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Digital nomads: freedom, responsibility and the neoliberal order

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Abstract

Digital nomads are individuals who, taking advantage of portable computing technologies and widespread Internet access, can work remotely from any location and use this freedom to explore the world. Using ethnographic and netnographic research, this article outlines this recent phenomenon, framing it into the lens of lifestyle mobilities and individualization theories. It adds to existing research by focusing on the new set of responsibilities and commitments entailed by the individualization process. In research participants’ explanations, disengaging from sedentary life enabled them to express an ethos of freedom, in which minimalism, uncertainty and risk replace material accumulation, stability and comfort. It is important however to pay attention to the structural constraints within which their ethos of freedom operates. The aim of the article is twofold: on one hand, it contrasts digital nomads’ sociocultural imaginaries of (in)mobility with the specific economic strategies they use to sustain their continuous mobility, including geoarbitrage and the commodification of network capital. On the other, it provides fresh ethnographic evidence on how digital nomads’ self-realization project meets the ideology of entrepreneurialism, allowing them to take advantage of privileged nationalities to navigate the global inequalities of the capitalist system. The article argues that, rather than a challenge to the system, digital nomadism is an opportunistic adaptation to neoliberal impacts.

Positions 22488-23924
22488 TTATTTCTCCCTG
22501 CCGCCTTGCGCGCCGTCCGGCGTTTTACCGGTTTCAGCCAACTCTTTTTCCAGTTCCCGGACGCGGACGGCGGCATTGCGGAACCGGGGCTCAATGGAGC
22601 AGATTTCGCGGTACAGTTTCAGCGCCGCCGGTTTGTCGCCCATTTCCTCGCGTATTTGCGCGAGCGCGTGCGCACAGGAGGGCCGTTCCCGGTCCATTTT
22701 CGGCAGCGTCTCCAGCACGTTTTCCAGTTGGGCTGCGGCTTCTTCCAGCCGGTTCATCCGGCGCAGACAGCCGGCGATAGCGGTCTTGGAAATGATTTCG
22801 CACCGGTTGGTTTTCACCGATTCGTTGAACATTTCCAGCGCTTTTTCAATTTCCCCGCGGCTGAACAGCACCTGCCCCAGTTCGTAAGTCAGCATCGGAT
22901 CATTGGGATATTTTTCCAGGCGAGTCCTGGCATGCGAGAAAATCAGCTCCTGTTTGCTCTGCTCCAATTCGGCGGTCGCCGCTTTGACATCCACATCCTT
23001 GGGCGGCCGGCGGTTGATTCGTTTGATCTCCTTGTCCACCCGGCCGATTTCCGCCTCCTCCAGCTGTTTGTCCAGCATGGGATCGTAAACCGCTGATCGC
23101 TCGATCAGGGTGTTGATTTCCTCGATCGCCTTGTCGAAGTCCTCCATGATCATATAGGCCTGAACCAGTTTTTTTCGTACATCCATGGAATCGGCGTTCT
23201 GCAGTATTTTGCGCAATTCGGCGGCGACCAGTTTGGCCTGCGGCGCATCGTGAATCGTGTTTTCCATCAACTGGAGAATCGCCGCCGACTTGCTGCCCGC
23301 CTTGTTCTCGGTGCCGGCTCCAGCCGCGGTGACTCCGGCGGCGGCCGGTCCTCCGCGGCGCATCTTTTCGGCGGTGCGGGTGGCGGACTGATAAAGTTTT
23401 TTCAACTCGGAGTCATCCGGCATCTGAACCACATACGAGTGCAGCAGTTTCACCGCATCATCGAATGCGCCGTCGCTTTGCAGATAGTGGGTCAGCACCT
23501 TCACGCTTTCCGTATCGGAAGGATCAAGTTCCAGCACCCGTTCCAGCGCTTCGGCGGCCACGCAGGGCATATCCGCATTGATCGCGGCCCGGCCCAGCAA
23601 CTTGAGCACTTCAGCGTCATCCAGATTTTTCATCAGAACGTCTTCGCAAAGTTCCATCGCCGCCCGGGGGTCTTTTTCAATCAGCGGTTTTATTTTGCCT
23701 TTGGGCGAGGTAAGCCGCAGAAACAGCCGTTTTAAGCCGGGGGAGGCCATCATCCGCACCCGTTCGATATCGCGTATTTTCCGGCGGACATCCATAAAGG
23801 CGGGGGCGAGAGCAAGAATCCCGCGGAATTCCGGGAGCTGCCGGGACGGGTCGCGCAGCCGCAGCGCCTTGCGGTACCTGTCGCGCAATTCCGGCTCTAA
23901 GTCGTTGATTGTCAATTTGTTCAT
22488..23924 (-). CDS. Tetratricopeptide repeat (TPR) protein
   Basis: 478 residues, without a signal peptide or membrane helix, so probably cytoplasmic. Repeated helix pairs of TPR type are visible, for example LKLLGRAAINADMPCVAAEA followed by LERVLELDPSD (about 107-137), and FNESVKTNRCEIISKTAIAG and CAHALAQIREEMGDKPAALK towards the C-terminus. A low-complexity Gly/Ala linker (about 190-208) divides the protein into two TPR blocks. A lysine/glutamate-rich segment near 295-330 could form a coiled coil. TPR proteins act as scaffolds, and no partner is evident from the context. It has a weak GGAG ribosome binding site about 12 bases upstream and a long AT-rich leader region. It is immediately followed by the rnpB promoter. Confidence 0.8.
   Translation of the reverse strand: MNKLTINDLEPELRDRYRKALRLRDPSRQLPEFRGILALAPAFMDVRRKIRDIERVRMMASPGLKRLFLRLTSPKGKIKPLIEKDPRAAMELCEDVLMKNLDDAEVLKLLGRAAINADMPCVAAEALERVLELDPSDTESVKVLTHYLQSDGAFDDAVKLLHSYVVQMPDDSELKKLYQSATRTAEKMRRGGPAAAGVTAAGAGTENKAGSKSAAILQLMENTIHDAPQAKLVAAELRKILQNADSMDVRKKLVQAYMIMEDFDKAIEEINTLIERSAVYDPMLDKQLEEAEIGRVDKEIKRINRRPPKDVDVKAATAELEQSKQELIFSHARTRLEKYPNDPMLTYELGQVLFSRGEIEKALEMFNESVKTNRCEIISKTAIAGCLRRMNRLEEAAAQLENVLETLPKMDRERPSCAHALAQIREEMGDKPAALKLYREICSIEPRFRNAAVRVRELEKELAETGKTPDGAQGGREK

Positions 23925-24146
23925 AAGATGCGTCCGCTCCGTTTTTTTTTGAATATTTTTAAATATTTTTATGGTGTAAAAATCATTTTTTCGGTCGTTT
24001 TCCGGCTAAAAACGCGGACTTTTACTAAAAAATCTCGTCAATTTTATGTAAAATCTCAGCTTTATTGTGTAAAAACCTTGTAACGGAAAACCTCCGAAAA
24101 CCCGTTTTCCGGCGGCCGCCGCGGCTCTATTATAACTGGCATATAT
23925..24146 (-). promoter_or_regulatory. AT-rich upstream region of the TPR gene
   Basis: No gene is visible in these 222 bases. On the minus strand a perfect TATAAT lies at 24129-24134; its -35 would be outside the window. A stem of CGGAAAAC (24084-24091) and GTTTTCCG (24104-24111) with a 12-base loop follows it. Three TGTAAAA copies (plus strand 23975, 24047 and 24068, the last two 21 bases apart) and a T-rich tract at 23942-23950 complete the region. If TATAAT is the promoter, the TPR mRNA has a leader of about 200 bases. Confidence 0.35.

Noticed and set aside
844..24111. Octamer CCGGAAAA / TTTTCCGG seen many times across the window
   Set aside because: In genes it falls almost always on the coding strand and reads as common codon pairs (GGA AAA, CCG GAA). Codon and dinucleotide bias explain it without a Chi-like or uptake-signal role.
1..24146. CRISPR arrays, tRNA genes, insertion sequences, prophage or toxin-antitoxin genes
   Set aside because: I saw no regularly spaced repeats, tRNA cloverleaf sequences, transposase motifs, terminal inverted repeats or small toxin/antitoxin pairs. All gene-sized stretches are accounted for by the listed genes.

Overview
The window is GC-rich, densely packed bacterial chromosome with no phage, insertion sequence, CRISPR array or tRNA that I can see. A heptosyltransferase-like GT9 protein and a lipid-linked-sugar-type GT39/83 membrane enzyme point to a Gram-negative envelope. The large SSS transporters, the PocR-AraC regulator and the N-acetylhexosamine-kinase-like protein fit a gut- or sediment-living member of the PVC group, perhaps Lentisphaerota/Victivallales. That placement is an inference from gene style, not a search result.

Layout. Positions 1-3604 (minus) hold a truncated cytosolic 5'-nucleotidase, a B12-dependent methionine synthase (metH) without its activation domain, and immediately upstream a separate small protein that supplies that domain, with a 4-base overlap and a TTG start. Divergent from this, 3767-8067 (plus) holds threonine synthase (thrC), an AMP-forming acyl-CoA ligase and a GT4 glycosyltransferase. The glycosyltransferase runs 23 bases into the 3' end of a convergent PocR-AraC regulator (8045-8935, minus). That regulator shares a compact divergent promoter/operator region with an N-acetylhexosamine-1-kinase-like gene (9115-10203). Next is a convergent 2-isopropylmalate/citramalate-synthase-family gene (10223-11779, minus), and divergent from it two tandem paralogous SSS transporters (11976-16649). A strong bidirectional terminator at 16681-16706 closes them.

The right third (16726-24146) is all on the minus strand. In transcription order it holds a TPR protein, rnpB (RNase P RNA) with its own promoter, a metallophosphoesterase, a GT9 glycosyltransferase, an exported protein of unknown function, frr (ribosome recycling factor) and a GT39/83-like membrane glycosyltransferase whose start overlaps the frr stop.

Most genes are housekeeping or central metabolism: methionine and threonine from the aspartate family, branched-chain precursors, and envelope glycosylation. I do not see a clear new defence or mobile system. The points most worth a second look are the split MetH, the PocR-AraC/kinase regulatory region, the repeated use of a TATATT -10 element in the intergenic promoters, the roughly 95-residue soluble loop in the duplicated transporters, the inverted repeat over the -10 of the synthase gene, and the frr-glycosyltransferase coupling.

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Notes

  1. At the time of writing, the largest of these groups has 119,000 members, up from 6,000 when I joined. The newer female- oriented community, now has 58,471 members, and the local Chiang Mai one has about 35,000 members. Local forums generally seem to be more active and oriented to solving practicalities and organising gatherings, while general ones address questions related to the lifestyle and its challenges.

  2. Bootstrapping means to start up an Internet-based business or other enterprise with minimal financial resources.

  3. The data provided after each interview extract report the pseudonym of the interviewee, her/his age at the time of the interview, the technique of data collection, and the month and year the interview took place).

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Acknowledgements

I wish to thank the anonymous reviewers for their insightful remarks, Dr. Susan Frekko for English language editing and generous feedback, and Alexandra Elbakyan for her contribution to disseminating knowledge. The editing of this paper received financial support by the Research Commission of the Faculty of Geography and History of the University of Barcelona.

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Correspondence to Fabiola Mancinelli.

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Mancinelli, F. Digital nomads: freedom, responsibility and the neoliberal order. Inf Technol Tourism 22, 417–437 (2020). https://doi.org/10.1007/s40558-020-00174-2

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